• Latissimus Flap - the latissimus dorsi muscle is one of your back muscles. An incision is made over the upper/ mid-back and the skin, fat, and latissimus muscle are transferred to your breast area to recreate the breast mound. Sometimes an implant is needed under the tissue to create a larger breast. There will be a scar on the back.
  • TRAM Flap – the TRAM (transverse rectus abdominus myocutaneous) flap uses your lower abdominal skin, fat, and ab muscle (rectus abdominus muscle) are rotated and tunneled up to recreate the breast mound. Extra abdominal tissue is removed creating a flatter stomach, and leaving a scar over the lower stomach.
  • Free TRAM Flap – the free TRAM uses the lower abdominal skin, fat, and part of the ab muscle (rectus abdominus muscle) to recreate the breast mound. The flap is transferred to the chest and the blood vessels on the flap are connected to blood vessels on the chest using microvascular surgery which is a technique which uses a specialized microscope for magnification during surgery.
  • DIEP Flap – the DIEP (Deep Inferior Epigastric Perforator) flap uses the lower abdominal skin and fat but spares the ab muscle (rectus abdominus muscle), which is what makes it different from the TRAM flap. The flap is transferred to the chest and the blood vessels on the flap are connected to blood vessels on the chest using the same type of microvascular surgery technique described for the free TRAM flap.

Additional Breast Reconstruction Procedures
  • Nipple Reconstruction – the nipple is reconstructed using the skin and fat over the implant or from the flap. The process basically uses an “origami” like process to turn a two dimensional piece of tissue into a three dimensional nipple. This surgery is typically done under local anesthesia.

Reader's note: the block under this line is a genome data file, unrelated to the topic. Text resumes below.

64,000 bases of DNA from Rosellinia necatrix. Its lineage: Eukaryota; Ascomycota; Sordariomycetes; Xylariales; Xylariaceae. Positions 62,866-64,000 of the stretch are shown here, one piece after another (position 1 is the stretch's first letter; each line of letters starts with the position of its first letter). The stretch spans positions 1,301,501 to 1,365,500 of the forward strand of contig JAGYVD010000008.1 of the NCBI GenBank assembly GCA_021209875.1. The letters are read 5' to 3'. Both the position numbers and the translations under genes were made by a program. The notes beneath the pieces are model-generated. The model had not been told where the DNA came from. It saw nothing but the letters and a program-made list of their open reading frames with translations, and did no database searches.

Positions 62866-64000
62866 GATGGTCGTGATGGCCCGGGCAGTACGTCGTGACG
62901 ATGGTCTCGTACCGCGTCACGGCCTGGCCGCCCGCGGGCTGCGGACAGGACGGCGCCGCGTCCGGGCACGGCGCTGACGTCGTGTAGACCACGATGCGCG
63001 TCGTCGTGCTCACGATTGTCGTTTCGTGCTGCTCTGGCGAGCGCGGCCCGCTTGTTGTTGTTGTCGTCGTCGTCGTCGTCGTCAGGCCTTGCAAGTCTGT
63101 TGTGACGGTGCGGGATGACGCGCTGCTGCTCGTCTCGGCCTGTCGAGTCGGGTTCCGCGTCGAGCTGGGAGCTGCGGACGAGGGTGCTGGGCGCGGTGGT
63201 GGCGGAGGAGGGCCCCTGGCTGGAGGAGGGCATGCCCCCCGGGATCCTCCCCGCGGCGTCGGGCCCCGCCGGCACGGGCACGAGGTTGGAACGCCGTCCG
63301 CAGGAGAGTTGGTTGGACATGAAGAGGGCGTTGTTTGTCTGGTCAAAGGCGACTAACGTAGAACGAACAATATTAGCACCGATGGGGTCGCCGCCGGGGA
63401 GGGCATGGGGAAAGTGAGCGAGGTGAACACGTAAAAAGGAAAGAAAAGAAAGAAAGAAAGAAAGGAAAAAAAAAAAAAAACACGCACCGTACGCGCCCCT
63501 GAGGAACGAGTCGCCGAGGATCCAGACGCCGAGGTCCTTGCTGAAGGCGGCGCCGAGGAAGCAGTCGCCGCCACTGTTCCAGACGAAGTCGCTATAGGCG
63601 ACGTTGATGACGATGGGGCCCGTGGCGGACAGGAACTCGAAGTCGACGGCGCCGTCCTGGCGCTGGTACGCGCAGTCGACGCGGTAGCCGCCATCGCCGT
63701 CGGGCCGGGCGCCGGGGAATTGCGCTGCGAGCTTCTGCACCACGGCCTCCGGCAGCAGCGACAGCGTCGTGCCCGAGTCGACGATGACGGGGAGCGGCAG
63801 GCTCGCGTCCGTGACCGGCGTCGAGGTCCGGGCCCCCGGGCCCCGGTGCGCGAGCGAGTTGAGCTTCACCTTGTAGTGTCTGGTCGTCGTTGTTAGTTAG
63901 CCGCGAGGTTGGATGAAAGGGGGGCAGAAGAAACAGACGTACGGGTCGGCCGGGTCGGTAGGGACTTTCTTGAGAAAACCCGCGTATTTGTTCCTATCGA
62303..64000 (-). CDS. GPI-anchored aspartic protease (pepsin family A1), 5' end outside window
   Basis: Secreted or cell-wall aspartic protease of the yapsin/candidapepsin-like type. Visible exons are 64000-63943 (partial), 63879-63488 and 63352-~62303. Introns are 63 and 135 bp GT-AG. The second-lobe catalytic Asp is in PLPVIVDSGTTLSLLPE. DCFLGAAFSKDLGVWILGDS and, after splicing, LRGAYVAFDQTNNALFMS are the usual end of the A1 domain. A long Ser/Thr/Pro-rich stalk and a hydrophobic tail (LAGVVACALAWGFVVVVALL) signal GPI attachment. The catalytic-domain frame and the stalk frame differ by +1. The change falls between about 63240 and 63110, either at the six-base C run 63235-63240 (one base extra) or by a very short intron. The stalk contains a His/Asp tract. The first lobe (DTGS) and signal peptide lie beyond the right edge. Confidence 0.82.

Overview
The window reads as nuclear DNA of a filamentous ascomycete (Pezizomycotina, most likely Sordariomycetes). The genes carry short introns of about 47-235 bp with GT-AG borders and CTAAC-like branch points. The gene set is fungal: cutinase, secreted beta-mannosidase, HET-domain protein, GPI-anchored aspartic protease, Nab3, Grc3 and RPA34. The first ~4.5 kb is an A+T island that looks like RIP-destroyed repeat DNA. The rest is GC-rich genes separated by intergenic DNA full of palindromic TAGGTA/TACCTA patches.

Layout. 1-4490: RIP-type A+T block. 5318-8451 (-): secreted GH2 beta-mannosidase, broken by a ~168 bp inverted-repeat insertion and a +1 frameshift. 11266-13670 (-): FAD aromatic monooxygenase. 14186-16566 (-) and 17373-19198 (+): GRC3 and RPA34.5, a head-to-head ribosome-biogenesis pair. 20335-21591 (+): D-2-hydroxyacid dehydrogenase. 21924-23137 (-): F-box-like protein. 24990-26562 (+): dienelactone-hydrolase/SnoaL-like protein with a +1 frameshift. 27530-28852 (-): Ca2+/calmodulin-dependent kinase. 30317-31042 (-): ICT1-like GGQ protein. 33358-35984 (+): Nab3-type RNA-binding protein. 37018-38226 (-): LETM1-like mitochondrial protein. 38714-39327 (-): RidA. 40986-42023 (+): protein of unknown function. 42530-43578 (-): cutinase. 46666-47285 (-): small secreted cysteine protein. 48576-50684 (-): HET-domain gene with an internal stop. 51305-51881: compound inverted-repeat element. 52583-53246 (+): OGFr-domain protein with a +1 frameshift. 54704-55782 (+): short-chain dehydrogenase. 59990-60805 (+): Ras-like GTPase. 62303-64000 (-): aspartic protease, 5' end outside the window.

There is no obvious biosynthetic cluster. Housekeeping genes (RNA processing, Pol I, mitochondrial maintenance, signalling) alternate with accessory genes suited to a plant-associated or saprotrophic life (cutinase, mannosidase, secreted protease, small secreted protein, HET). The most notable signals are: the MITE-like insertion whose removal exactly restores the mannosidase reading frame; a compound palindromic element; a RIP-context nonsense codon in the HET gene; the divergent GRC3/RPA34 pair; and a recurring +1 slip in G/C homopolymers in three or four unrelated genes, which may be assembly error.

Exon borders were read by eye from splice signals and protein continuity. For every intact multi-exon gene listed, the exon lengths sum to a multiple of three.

• Nipple/Areola Tattooing – the normal dark color of the nipple and areola is recreated using tattooing techniques. This procedure can be done with local.
  • Fat Grafting – using liposuction the patient’s own fat is removed from a part of the body there is excess. The fat is then grafted around the reconstructed breast in order to further improve and soften the contour of the breast, diminish any implant ripples which may be present, or fill in the upper portion of the breast for more cleavage.

After Surgery
The post-op recovery depends on what kind of surgery is done. For implant-based reconstructions patients typically stay in the hospital for 1-2 days and take 2 weeks away from work; it takes about 4 weeks to get back to normal routine. If a second surgery is needed to place the final implant it is typically an outpatient procedure meaning the patient can go home on the same day. For tissue-based breast reconstruction the latissimus flap surgery typically requires 1-3 days in the hospital and about 2 weeks away from work. Patients typically feel normal and are back to their usual routine after about 4 weeks. TRAM flap and DIEP flap patients remain in the hospital for 3-5 days; patients may take between 2-4 weeks away from work and be back to a normal routine after about 6-8 weeks. The additional breast reconstruction procedures listed can all be done on an outpatient basis.